You also say "multi-tracking seen ... is an artifact of my not being able to input fractional minutes." My guess is that real world imperfections in trains really running on schedule are going to be bigger than that, as much as we wish we could be Japanese — or even Swiss, who are slovenly in comparison!
PS @Richard: I notice there may be a bug in the program. Trains with a long dwell at their terminal (eg Altamont-SJ 120s) are shown as departing at the after that dwell northbound. (eg "0" departure time in the form comes out as :02 in the output.
This comment has been removed by the author.ReplyDelete
@Anon: it's close, yeah. Here is a working link. But I picked my symmetry axis a little differently, so that the overtakes require slightly less four-tracking than in your link.ReplyDelete
Hello everyone, here are my proposals. The core of all the following schedules is 3 Caltrain local tph and 3 express tph. No way the Peninsula will require more than this.ReplyDelete
With the Pacheco scenario, we throw in 3 HSR tph, which should be enough (THSR runs 4tph). Included is a Dumbarton local, just for fun. The result is something very similar to Clem's proposal; using 125 mph HSR trains saves about 4 miles of quad-tracking. I tried adding an express HSR train, but it just didn't work out. No matter, peak hour freeway traffic cancels out the deficit of stopping at RWC & Millbrae.
If you want to get really crazy (or there's a lot of demand from Socal, because it won't be from Sacramento), here's 6 tph via Pacheco. Quad-tracking is added btwn Bayshore and San Bruno, as well as between Palo Alto and San Antonio.
Altamont coming in second post, hit character limit.
Next is the basic Phase 1 Altamont scenario, throwing in 3 tph to SJ and SF each. (Even 2 tph is probably good enough.) The same amount of quad-tracking sans the portion in Mtn View is required for this proposal.ReplyDelete
But of course, some trains can and should head to Sacramento! So 4 tph from each terminal seems more reasonable, 2 to Socal and the northern Central Valley each. Hence this Phase 2 schedule. Since I have better things to do, I just basically added an additional 3 HSR tph on top to the Phase 1 schedule. 2 of those slots will thus be empty. This phase adds additional quad-tracking between Bayshore & S. SF and Burlingame & San Mateo.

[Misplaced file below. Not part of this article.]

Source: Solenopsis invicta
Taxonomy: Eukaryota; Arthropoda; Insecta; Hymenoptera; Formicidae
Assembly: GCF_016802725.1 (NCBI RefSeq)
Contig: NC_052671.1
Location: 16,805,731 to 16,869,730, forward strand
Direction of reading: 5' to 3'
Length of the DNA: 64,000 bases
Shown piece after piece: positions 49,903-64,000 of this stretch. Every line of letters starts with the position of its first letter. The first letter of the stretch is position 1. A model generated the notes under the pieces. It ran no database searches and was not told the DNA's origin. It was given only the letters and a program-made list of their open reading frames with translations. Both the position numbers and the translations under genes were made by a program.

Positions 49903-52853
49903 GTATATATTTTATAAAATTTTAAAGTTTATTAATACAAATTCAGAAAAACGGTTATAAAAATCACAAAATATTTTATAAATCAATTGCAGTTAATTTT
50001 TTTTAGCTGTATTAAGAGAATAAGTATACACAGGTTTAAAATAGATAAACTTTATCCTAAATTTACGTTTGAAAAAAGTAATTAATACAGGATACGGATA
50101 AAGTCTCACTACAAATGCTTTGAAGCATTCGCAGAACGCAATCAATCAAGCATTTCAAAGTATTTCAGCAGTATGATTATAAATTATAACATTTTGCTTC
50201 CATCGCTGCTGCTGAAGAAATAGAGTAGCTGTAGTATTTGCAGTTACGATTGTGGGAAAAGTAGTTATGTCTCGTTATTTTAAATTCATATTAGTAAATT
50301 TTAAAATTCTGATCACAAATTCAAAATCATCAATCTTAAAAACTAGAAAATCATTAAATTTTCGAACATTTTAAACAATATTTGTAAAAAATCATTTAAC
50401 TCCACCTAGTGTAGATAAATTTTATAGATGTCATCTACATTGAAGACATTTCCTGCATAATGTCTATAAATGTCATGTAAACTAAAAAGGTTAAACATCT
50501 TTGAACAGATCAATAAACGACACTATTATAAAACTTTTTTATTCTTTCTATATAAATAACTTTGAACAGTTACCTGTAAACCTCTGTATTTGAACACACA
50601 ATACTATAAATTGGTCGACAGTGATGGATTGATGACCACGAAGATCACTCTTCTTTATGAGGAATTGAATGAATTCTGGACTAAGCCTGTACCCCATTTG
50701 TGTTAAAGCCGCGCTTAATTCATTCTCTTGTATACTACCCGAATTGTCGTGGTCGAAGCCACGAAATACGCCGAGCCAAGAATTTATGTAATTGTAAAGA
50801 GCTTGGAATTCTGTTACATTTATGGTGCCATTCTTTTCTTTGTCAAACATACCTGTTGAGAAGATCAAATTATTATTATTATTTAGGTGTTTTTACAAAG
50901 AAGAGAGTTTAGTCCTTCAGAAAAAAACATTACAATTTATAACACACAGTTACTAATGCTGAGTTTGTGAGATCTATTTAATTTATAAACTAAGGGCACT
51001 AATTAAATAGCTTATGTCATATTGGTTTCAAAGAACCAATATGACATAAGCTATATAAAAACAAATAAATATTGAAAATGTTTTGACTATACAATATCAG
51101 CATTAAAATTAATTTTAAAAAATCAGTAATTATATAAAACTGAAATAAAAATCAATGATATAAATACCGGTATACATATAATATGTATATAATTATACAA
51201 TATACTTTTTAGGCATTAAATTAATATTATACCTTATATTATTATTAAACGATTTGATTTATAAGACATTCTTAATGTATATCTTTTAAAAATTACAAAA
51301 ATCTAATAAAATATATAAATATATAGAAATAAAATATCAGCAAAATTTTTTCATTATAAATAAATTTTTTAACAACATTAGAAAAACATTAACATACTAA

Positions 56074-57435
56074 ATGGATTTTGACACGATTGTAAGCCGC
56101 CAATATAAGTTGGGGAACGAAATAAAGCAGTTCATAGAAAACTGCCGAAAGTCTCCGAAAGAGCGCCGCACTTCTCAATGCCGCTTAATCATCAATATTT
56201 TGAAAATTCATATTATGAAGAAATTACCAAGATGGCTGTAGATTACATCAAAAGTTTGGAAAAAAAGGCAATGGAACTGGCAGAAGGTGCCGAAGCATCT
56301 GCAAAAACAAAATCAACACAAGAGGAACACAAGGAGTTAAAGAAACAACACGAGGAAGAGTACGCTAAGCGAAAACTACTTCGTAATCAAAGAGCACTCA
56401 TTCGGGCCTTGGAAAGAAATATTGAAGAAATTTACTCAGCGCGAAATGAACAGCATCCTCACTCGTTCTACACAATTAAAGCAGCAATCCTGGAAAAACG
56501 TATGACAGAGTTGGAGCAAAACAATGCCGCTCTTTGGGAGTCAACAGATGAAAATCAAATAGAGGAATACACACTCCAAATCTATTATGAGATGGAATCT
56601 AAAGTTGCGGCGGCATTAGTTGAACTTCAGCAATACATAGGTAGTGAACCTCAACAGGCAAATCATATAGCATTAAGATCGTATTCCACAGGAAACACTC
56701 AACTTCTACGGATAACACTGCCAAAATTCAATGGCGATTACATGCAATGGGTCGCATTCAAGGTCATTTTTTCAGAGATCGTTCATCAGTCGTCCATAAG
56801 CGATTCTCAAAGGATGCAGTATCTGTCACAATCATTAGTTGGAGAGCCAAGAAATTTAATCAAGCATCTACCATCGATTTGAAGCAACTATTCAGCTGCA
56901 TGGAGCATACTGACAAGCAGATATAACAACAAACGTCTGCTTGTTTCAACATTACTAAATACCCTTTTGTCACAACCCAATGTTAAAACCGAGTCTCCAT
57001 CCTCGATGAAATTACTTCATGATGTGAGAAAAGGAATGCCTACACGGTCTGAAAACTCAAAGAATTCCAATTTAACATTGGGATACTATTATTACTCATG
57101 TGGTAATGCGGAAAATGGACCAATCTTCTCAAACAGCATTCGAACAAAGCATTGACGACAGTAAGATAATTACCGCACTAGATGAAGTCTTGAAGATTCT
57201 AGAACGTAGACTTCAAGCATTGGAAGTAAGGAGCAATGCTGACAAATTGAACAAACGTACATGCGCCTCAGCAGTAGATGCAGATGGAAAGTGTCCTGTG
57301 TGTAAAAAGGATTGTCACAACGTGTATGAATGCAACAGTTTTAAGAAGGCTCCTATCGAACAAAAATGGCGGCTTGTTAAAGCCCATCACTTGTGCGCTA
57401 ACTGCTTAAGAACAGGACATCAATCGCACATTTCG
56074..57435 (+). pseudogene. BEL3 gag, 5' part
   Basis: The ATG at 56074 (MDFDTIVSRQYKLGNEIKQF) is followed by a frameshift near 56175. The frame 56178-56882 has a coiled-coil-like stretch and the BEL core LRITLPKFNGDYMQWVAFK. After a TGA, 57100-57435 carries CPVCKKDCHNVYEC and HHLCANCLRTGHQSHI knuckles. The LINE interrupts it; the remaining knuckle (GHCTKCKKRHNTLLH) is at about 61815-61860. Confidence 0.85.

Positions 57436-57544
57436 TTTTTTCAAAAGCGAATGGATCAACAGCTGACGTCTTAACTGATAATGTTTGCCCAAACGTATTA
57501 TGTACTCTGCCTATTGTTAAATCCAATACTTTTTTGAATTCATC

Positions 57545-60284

Now that I think of it, there may be issues with running these HSR trains so close to each other in the second phase...I'll think of a solution.
@Caelestor, good stuff. One minor nit: there's intensive use of the 6MW EMU, which might not be practical for local service, both for thermal (overheating) reasons as well as plain old energy efficiency. Then again, all that has to be traded against more concrete...ReplyDelete
My attempt at building a timetable requiring minimum capital expenditure:ReplyDelete
2 HSR per hour, 2 Baby Bullet per hour, 4 skip-stop trains per hour with alternate stopping patterns. All this requires is quad gates on the grade crossings for 100mph operation, electrification and a new Caltrain fleet, and construction of Transbay and the DTX.
Oh, and I'm assuming the upgrade of all stations with compatible platform heights. Minor details.ReplyDelete
You could add Tamien service quite easily, I was just too lazy to do it. Though it might be better to run a DMU service from Gilroy to San Jose and serve Tamien that way.
Jon, please change the color of your skip-stop lines to something other than yellow. It's impossible to see against the yellow background of the four-track sections.ReplyDelete
Also, you should slightly increase the separation between local and express trains at the north end, so that the approach can be two-tracked. It's fine if the SJ area is four-tracked, since there's space there.
I was following the existing Caltrain timetable coloring (yellow = limited stop.) But if you insist...ReplyDelete
You can't increase the separation at the start and end of the line any further without cutting out stops. I already had to have one of the skip-stop trains miss Mission Bay for that reason. Santa Clara to San Jose is already quad tracked, and Mission Bay to Transbay will be triple tracked, so it's a moot point anyway.
btw I knocked this up in my lunchtime and I've since noticed that it performs poorly for certain origin/destination pairs.
I don't have time to do it, but I think it could use tweaking by reducing the number of Baby Bullet stops and adding a few stops to the skip-stop services to cover origin/destination pair gaps.ReplyDelete
I'd just like to add that Skip-Stop should be avoided as much as possible. It really will confuse people who need to access the local stops.ReplyDelete
FIxed the bug "Trains with a long dwell at their terminal ... are shown as departing at the after that dwell northbound.". Thanks for the clear report, and my apologies.ReplyDelete
This is an incompatible change: my apologies to people who have already spent time designing patterns to millisecond accuracy only to find that some trains have shifted by a couple of minutes from where you thought they were.
Alon, I'll do sub-minute departure initial times soon, just for you, despite the confusion of "precision" with "accuracy" being one of the banes of a numerate existence.
Something is not right... a 79 mph KISS should do Transbay - SJ in 42 minutes non-stop. Why is it 52 minutes in your test case?ReplyDelete